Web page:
The O AntiphonsThrough the ages, the followers of Christ have found various ways to praise His name. During this Holy Season of Advent, the Church calls on the faithful to praise His name in preparation for His coming by praising Christ in the form of the Old Testament names used to describe the coming Messiah. These antiphons are known as the "O Antiphons" because they address the Lord beginning with that very short incantation.
From December 17-December 23, the Vespers (Evening Prayer) of the Liturgy of the Hours includes special antiphons prior to the Magnificat which praise the names of Jesus:
O Sapientia (O Wisdom): “O Wisdom, O holy Word of God, you govern all creation with your strong yet tender care. Come and show your people the way to salvation.” The prophet Isaiah spoke of Christ saying:
“The spirit of the Lord shall rest upon him: a spirit of wisdom and of understanding, a spirit of counsel and of strength, a spirit of knowledge and fear of the Lord, and his delight shall be the fear of the Lord.” (11:2-3), and “Wonderful is His counsel and great is His wisdom.” ( Isaiah 28:29).
O Adonai (O Lord):“O sacred Lord of ancient Israel, who showed yourself to Moses in the burning bush, who gave him the holy law on Sinai mountain: come, stretch out your mighty hand to set us free.” Again, Isaiah speaks of the nature of the coming God incarnate as Man:
“But He shall judge the poor with justice, and decide aright for the land’s afflicted. He shall strike the ruthless with the rod of his mouth, and with the breath of his lips he shall slay the wicked. Justice shall be the band around his waist, and faithfulness a belt upon his hips” (Isaiah 11:4-5). The Messiah, being the Anointed One, is the ultimate representative of God. As God made Man, he is truly Lord, and the justice He brings to the world is perfect.
O Radix Jesse (Root of Jesse):“O Flower of Jesse’s stem, you have been raised up as a sign for all peoples; kings stand silent in your presence; the nations bow down in worship before you. Come, let nothing keep you from coming to our aid.”
“But a shoot shall sprout from the stump of Jesse, and from his roots a bud shall blossom.” (Isaiah 11:1)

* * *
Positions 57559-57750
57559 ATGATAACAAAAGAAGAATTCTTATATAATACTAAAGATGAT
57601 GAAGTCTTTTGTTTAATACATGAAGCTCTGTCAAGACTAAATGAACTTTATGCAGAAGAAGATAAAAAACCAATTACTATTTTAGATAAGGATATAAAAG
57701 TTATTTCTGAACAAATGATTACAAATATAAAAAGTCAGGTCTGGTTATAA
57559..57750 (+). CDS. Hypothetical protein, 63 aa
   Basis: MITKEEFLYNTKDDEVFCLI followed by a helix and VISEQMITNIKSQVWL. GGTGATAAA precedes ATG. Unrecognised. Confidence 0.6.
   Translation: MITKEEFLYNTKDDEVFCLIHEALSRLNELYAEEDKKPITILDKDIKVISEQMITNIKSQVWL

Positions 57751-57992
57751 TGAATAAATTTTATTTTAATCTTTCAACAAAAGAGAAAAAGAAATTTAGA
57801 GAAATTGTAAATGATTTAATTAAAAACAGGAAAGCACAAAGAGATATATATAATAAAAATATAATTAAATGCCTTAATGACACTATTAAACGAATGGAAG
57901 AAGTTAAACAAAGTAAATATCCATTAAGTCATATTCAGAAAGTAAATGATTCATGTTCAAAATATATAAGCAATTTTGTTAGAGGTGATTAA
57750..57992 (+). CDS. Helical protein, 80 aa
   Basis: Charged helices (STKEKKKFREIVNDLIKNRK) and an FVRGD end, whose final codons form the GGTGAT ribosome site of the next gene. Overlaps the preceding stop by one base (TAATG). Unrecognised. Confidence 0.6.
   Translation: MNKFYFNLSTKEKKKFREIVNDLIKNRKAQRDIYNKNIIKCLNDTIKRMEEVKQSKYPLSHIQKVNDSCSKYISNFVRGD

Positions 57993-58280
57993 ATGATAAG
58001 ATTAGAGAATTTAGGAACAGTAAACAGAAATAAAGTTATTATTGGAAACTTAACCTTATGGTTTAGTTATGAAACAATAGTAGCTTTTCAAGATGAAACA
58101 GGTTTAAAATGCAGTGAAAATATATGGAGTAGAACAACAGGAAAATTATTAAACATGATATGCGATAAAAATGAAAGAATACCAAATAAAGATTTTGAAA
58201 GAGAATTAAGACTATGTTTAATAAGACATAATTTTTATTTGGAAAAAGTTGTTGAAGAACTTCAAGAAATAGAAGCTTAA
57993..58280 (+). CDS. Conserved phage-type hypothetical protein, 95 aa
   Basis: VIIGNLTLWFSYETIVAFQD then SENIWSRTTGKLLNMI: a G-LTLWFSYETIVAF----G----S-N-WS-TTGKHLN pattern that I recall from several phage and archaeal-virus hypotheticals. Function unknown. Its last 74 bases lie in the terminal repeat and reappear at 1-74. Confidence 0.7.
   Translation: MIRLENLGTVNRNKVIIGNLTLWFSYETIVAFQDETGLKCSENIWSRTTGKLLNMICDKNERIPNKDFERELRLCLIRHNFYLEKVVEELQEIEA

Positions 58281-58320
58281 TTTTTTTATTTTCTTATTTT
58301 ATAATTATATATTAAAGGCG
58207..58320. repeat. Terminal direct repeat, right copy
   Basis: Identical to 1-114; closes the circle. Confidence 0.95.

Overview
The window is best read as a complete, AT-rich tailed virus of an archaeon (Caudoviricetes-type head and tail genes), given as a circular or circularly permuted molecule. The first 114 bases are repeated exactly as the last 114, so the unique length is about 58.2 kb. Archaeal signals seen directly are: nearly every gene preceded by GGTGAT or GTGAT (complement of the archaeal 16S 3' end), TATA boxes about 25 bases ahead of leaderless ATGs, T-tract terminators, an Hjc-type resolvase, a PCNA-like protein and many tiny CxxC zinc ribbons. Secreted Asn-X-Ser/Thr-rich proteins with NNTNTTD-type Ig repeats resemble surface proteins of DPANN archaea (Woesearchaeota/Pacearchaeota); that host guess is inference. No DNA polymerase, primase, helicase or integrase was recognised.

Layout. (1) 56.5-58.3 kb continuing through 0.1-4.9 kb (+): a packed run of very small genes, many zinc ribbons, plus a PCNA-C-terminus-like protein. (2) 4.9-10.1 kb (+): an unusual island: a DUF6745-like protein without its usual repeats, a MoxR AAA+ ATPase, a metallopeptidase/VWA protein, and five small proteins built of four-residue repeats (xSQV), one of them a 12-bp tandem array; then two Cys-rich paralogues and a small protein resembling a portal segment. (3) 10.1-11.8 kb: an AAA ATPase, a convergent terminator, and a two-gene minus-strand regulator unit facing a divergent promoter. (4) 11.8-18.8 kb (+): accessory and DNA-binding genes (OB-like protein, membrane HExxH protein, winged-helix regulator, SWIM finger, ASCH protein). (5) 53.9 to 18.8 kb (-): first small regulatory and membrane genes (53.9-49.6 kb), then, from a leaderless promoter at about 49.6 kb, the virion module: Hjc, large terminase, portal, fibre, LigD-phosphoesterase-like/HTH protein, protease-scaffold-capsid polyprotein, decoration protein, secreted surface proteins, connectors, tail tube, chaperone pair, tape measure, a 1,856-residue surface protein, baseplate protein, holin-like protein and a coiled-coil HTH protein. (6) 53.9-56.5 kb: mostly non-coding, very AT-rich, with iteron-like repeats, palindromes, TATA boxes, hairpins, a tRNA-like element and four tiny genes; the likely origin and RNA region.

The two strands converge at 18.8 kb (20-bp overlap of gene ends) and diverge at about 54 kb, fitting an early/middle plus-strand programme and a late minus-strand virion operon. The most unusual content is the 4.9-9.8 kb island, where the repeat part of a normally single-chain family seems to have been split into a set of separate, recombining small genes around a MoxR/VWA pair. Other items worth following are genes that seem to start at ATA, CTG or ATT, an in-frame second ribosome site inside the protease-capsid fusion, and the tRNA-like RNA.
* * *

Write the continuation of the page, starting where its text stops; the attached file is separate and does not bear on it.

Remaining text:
The Messiah is the Root of Jesse of the House of David. He is King of Israel. As Christ the King, he will reign over the world with a perfect justice and a rod of iron.
O Clavis David(Key of David):“O Key of David, O royal Power of Israel controlling at your will the gate of Heaven: Come, break down the prison walls of death for those who dwell in darkness and the shadow of death; and lead your captive people into freedom.”
Says Isaiah: I will place the Key of the House of David on His shoulder; when he opens, no one will shut, when he shuts, no one will open.” (22:22), and “His dominion is vast and forever peaceful, from David’s throne, and over His kingdom, which he confirms and sustains by judgment and justice, both now and forever.” (9:6)
The Messiah will reign with the authority of David his forebear, and from David, Jesus’ claim to Regency is confirmed.
O Oriens (O Dawn):“O Radiant Dawn, splendor of eternal light, sun of justice: come, shine on those who dwell in darkness and the shadow of death.”
Christ will bring light to those in darkness. This means he will bring salvation to those who have previously not known the Truth.
O Rex Gentium(King of Nations):“O King of all the nations, the only joy of every human heart; O Keystone of the mighty arch of man, come and save the creature you fashioned from the dust.”
In perhaps the most famous passage of Isaiah, he tells us of Christ: “For a child is born to us, a son is given us; upon his shoulder dominion rests. They name him Wonderful Counselor, the Mighty God, the Everlasting Father, the Prince of Peace.”(9:5).
Of his Kingdom there will be no end, we are told.
O Emmanuel(God with Us):“O Emmanuel, king and lawgiver, desire of the nations, Savior of all people, come and set us free, Lord our God.”
Truly, in Christ, God has become one of us. Because of Christ, we can no longer say God doesn’t understand us. He knows what it is like to be tempted, to be hungry, thirsty, tired, to sleep, and to work.
As we celebrate this Holy Season, let us remember just what we are celebrating. Praying the “O Antiphons” in some fashion in the days leading up to Christmas is a way to reflect and to praise God for the miracle that happened at Bethlehem.